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MARKER DATABASE
“Bite-Size Bits of Local, National, and Global History”
“Bite-Size Bits of Local, National, and Global History”
Jersey City in Hudson County, New Jersey — The American Northeast (Mid-Atlantic)
 

Fort Gibson: The Other Ellis Island Story

 
 
Fort Gibson: The Other Ellis Island Story Marker image. Click for full size.
By Bill Coughlin, November 7, 2011
1. Fort Gibson: The Other Ellis Island Story Marker
Inscription.
The stones you see here reveal yet another layer of the story of Ellis Island. This is the story of Fort Gibson, one of the earliest forts built after the American Revolution to protect New York Harbor. Discovered during the excavations for the American Immigrant Wall of Honor, these remains of the walls of Fort Gibson bear witness to the nearly 100 years when Ellis Island was used to ward off enemies rather than to welcome immigrants.

Two forts stood on the site. The first was a crescent-shaped structure of wood and sod built in 1794 on the edge of what was then the island’s shoreline. The stone and brick walls unearthed here were constructed between 1807 and 1811, when the fort was rebuilt just before the War of 1812 broke out between the United States and Great Britain. The fort was armed with approximately thirteen cannons and garrisoned 182 soldiers. It was also used fifty years later by Union forces during the Civil War.
 
Erected by National Park Service.
 
Location. 40° 41.941′ N, 74° 2.328′ W. Marker is in Jersey City, New Jersey, in Hudson County. Touch for map. Marker is located on the north side of Ellis Island, near the American Immigrant Wall of Honor. Marker is in this post office area: Jersey City NJ 07304, United States of America.
 
Other nearby markers.
Fort Gibson Marker (Left Side) image. Click for full size.
By Bill Coughlin, November 7, 2011
2. Fort Gibson Marker (Left Side)
At least 8 other markers are within walking distance of this marker. Fort Gibson: Uncovering the Past (here, next to this marker); The American Immigrant Wall of Honor ® (a few steps from this marker); Fort Gibson: Ammunition to Immigration (a few steps from this marker); Fort Gibson: Oyster Banks to Batteries (a few steps from this marker); Fort Gibson: Defending the Approaches (a few steps from this marker); Fort Gibson: The New York Harbor System (a few steps from this marker); a different marker also named The American Immigrant Wall of Honor ® (within shouting distance of this marker); Delaware Indian Burials (within shouting distance of this marker). Touch for a list and map of all markers in Jersey City.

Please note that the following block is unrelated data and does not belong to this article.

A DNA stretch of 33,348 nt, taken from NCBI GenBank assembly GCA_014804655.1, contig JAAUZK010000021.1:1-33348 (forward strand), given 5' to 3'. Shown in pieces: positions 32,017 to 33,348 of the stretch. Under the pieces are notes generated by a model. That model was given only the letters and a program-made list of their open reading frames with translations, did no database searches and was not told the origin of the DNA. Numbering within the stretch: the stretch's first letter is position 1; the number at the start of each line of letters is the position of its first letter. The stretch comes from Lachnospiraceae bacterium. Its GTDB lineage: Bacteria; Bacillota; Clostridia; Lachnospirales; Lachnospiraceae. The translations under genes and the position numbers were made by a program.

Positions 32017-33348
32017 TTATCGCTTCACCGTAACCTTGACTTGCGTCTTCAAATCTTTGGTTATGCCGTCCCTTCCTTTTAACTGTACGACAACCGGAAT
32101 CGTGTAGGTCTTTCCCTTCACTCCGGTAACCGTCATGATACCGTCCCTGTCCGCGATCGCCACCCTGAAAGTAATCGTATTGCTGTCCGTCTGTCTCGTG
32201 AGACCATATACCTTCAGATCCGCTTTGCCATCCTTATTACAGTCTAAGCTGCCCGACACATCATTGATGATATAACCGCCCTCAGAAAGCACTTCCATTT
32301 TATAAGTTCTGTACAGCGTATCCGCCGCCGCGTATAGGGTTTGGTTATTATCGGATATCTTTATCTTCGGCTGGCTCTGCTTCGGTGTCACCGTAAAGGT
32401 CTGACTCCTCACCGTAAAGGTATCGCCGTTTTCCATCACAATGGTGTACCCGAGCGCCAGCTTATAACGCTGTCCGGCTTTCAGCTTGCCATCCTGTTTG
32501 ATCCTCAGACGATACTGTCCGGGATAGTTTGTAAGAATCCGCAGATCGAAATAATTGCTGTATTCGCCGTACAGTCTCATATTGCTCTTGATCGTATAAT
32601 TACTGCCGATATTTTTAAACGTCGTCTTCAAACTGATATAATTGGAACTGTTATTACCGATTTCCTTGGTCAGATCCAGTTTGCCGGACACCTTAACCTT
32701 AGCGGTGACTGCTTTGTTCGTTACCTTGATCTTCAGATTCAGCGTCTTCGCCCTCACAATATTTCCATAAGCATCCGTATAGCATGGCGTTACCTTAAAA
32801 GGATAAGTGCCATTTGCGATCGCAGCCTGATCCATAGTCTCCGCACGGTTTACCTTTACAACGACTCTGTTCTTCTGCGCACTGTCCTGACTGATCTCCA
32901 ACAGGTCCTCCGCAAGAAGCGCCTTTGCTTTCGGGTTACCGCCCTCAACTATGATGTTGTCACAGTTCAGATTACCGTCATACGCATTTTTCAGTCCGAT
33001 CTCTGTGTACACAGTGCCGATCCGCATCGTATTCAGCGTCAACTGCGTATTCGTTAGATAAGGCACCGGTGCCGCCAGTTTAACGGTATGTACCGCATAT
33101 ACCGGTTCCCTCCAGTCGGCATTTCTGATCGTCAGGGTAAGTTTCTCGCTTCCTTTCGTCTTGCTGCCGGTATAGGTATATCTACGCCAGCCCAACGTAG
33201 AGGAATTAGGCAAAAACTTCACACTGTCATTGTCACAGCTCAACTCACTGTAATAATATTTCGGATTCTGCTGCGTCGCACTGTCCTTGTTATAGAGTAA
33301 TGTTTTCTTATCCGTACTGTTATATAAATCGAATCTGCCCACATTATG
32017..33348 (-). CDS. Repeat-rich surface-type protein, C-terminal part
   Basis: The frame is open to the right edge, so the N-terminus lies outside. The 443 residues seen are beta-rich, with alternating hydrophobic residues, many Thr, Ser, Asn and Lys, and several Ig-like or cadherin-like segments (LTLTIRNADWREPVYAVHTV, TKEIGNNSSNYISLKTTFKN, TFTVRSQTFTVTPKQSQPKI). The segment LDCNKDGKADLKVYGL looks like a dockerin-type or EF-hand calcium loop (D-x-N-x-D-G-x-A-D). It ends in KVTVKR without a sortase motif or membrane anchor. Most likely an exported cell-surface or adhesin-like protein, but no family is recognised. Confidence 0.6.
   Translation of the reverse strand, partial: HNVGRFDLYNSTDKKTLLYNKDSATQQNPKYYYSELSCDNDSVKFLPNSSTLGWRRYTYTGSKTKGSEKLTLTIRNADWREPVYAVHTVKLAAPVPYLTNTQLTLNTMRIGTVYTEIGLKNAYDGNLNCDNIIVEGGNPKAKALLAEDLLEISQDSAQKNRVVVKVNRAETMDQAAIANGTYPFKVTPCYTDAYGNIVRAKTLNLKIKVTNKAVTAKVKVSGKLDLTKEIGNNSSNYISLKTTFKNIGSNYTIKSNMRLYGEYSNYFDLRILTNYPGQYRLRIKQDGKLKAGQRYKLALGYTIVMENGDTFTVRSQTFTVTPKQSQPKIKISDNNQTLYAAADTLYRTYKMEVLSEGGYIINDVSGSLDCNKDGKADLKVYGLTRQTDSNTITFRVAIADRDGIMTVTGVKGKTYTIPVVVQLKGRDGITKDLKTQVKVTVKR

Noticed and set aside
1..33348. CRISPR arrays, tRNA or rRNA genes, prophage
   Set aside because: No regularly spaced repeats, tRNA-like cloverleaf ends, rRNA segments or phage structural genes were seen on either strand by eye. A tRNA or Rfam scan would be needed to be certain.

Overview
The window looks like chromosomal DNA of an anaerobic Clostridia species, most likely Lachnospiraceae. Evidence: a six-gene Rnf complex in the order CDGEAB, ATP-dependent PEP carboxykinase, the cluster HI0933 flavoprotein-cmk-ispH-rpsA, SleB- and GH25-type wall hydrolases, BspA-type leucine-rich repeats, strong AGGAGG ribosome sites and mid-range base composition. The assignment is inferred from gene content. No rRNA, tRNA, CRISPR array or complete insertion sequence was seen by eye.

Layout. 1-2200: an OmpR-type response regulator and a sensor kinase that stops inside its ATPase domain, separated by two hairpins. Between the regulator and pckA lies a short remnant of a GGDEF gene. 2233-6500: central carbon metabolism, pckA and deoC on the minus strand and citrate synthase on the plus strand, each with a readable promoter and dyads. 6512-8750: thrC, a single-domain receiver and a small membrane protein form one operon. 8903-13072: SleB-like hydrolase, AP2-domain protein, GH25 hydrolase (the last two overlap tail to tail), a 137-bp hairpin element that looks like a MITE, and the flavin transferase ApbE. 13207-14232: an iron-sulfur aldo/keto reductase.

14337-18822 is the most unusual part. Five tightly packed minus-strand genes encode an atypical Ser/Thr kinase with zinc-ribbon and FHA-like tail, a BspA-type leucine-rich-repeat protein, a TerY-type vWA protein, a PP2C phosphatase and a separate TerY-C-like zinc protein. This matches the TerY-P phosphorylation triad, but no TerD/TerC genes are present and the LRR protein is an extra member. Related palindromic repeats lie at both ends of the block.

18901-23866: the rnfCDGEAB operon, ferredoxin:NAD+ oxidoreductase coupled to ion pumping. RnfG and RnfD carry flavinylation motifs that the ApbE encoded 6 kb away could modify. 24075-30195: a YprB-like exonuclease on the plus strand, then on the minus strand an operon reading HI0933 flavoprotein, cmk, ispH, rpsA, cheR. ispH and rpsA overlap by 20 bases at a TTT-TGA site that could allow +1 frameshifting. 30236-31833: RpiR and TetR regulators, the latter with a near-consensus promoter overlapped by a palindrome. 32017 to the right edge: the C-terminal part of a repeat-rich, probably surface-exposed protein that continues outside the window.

More about this marker. A map on the marker depicts the current Ellis Island and indicates the shoreline in 1812 and the location of Fort Gibson on the island.
 
Categories. Forts, Castles
 
Fort Gibson Marker (right side) image. Click for full size.
By Bill Coughlin, November 7, 2011
3. Fort Gibson Marker (right side)
Fort Gibson Marker image. Click for full size.
By Bill Coughlin, November 7, 2011
4. Fort Gibson Marker
Fort Gibson: The Other Ellis Island Story Marker image. Click for full size.
By Bill Coughlin, November 7, 2011
5. Fort Gibson: The Other Ellis Island Story Marker
The stones that were the walls of Fort Gibson can be seen behind the marker.
Markers on Ellis Island image. Click for full size.
By Bill Coughlin, November 7, 2011
6. Markers on Ellis Island
Two markers are found at this location. The Fort Gibson: The Other Ellis Island Story marker is seen here on the left.
Fort Gibson: The Other Ellis Island Story Marker image. Click for full size.
By Bill Coughlin, November 7, 2011
7. Fort Gibson: The Other Ellis Island Story Marker
Walls of Fort Gibson image. Click for full size.
By Bill Coughlin, November 7, 2011
8. Walls of Fort Gibson
Walls of Fort Gibson image. Click for full size.
By Bill Coughlin, November 7, 2011
9. Walls of Fort Gibson
 
 
Credits. This page was last revised on June 16, 2016. This page originally submitted on November 8, 2011, by Bill Coughlin of North Arlington, New Jersey. This page has been viewed 1,031 times since then and 67 times this year. Photos:   1, 2, 3, 4, 5, 6, 7, 8, 9. submitted on November 8, 2011, by Bill Coughlin of North Arlington, New Jersey.
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